Fig. 3.

PET scan 6 weeks after the last dose of chemotherapy.

Fig. 3.

PET scan 6 weeks after the last dose of chemotherapy.

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Fig. 4.

Restaging PET scan 14 weeks after the last dose of chemotherapy.

Fig. 4.

Restaging PET scan 14 weeks after the last dose of chemotherapy.

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In review of our patient’s unique metachronous presentation, several questions arise. Further investigation was taken to evaluate the likelihood and incidence of similar findings found amongst historical publications. We sought to address the issues of the incidence of a second primary testicular malignancy with regard to varying histology, age of incidence, timing of the second primary, the presence of bowel involvement, and finally a brief discussion of testosterone replacement therapy (TRT).

Patients presenting with a unilateral testicular tumor are at risk for developing a contralateral tumor with the same or a different histology. Thus, a metachronous germ cell tumor is likely to occur in a contralateral testis in 2–3% of all testicular germ cell tumor patients [4]. A study in Denmark found that the incidence of a second primary testicular germ cell tumor among men with a histologically verified first primary germ cell tumor diagnosed between 1960 and 1979 was 2.6% [5]. The cumulative risk of developing a contralateral cancer 25 years after the diagnosis of the first testicular germ cell cancer was 5.2% according to the Kaplan-Meier estimate. It was higher among men with a nonseminoma as the first tumor (8.4%) than among men with a seminoma as the first tumor (3.6%). Of the second tumors, 12% were stage II and 17% were stage III at the time of diagnosis [5]. The overall relative risk (RR) of developing a second primary cancer in the contralateral testicle following a first germ cell cancer was found to be 24.8 (95% confidence interval). Among men with a nonseminoma, the risk was higher (RR = 27.1) than among men with a seminoma (RR = 22.5) [5].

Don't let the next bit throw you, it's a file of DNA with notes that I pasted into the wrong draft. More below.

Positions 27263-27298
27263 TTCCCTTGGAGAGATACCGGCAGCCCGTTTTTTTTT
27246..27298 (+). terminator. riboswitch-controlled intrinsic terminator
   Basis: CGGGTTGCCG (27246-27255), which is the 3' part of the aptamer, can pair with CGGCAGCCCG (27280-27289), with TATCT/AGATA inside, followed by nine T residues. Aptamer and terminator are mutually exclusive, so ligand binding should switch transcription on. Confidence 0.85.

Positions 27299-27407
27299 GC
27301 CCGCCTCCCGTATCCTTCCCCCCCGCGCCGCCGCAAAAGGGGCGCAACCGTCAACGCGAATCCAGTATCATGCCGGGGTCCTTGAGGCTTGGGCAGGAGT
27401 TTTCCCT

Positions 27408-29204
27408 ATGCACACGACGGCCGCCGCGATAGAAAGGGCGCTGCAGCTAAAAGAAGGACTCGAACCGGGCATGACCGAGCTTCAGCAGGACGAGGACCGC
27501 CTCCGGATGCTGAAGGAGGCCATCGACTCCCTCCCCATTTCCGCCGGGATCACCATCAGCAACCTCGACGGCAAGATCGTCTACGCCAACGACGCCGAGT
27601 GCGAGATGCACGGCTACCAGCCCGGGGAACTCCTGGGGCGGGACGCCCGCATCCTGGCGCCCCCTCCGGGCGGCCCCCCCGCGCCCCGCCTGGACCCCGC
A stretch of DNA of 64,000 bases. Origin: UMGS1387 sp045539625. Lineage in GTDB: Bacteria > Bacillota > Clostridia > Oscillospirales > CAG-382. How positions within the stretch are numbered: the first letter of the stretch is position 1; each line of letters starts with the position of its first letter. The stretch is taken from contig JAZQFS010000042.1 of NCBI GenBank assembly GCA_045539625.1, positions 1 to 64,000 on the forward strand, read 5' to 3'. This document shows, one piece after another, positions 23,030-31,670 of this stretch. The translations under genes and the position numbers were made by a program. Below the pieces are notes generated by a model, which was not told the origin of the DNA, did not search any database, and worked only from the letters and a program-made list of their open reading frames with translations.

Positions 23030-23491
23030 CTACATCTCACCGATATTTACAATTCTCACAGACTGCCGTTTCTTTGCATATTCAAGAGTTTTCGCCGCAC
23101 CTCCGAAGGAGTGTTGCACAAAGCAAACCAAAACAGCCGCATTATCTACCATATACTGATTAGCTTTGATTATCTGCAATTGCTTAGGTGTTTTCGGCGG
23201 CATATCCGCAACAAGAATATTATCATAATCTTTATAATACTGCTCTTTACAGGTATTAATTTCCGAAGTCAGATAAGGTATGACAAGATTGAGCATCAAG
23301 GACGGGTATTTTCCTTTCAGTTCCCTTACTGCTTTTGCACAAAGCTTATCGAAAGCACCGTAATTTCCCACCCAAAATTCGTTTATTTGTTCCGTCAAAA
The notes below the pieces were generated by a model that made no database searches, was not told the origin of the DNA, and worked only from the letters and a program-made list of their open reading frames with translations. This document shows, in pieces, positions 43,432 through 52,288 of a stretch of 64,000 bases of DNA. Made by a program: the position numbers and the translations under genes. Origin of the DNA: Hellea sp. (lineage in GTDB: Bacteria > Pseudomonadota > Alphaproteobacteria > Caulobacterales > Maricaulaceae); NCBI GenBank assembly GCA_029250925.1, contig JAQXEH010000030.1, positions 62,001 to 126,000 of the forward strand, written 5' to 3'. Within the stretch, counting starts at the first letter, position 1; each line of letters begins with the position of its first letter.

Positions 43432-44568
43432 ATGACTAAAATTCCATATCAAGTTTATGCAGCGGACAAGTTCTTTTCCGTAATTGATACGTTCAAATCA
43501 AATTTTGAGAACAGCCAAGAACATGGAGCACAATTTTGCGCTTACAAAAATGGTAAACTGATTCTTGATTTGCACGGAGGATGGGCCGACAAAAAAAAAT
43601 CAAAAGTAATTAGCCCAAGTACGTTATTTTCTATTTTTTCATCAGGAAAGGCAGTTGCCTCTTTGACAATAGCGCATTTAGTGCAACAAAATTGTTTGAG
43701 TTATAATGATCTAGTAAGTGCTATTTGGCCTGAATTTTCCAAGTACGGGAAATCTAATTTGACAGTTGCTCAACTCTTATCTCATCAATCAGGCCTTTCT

According to the National Cancer Institute and Surveillance, Epidemiology and End Results (SEER) program, between 1973 and 2001, there were some 29,515 men under 55 years old with testicular cancer. At presentation, 175 men had a synchronous testicular cancer (0.6%). In this study, the 15-year cumulative risk of contralateral (metachronous) testicular cancer was 1.9% [6]. This increased risk of developing a contralateral testicular tumor has been described in the literature as having a low incidence [7], though also as having a 500- to 1,000-fold increased risk [8, 9], as well as a 12- to 124-fold likelihood compared to unaffected men of the same age, race, and ethnicity to develop a first primary testicular germ cell tumor [10], whereas a metachronous germ cell tumor may present in the contralateral testicle in approximately 2–5% of all testicular germ cell tumor patients [4, 11].

Thomas’ [10] study showed that the mean ages at the diagnosis of the first and second testicular germ cell tumor have been reported to be 31.2 and 35.6 years, respectively. Seminomas comprised 61.1% of first primary and 70.5% of second primary testicular germ cell tumors. Men for whom the first primary testicular germ cell tumor was a seminoma tended to be older at the time of the first diagnosis than those whose first testicular germ cell tumor was a nonseminoma (mean age at first diagnosis: 33.8 vs. 27.3 years). Within each of these groups, the age at diagnosis of the second testicular germ cell tumor tended to be higher for those whose second testicular germ cell tumor was a seminoma [10]. Contralateral testicular tumors have been reported to be diagnosed as late as 20–30 years following the diagnosis of the first testicular tumor [7].

These above statistics refer to a second primary, as opposed to a relapse or recurrence. The diagnosis of a second primary was a clear finding in our patient due to a differing histology, whereas among those patients who relapse most will manifest disease within 2 years following the initial diagnosis. Late relapses have been reported and may occur as late as 30 years after the original diagnosis [7, 12]. Such a late relapse is extremely rare. Oldenburg et al. [13, 14] from Norway found the cumulative 10-year late relapse rate to be 1.3%.

A review of the literature may yield some stark contrasts, as Thomas [10] identified that amongst men with bilateral testicular germ cell tumors there was no association identified between the histology of the first and second testicular germ cell tumors. These results were then held by such authors to lend credence to an alternate possibility that exposures underlying both subtypes of germ cell tumors occur early in development. Interestingly, an emerging topic that has brought on much speculation and is met with increasing usage within the last several generations of North America and Europe is marijuana use. Marijuana, considered an environmental exposure common in the peripubertal and early adult period, has been reported to be specifically associated with a nonseminoma risk [10].

Approximately one half of patients with nonseminomatous germ cell tumors present at stage IV [15, 16]. Generally, these tumors metastasize to the landing zone retroperitoneal lymph nodes and, less commonly, to the lungs, liver, and the brain. Gastrointestinal metastases are very rare and may present with bowel obstruction or, less frequently, with hemorrhage [15, 17].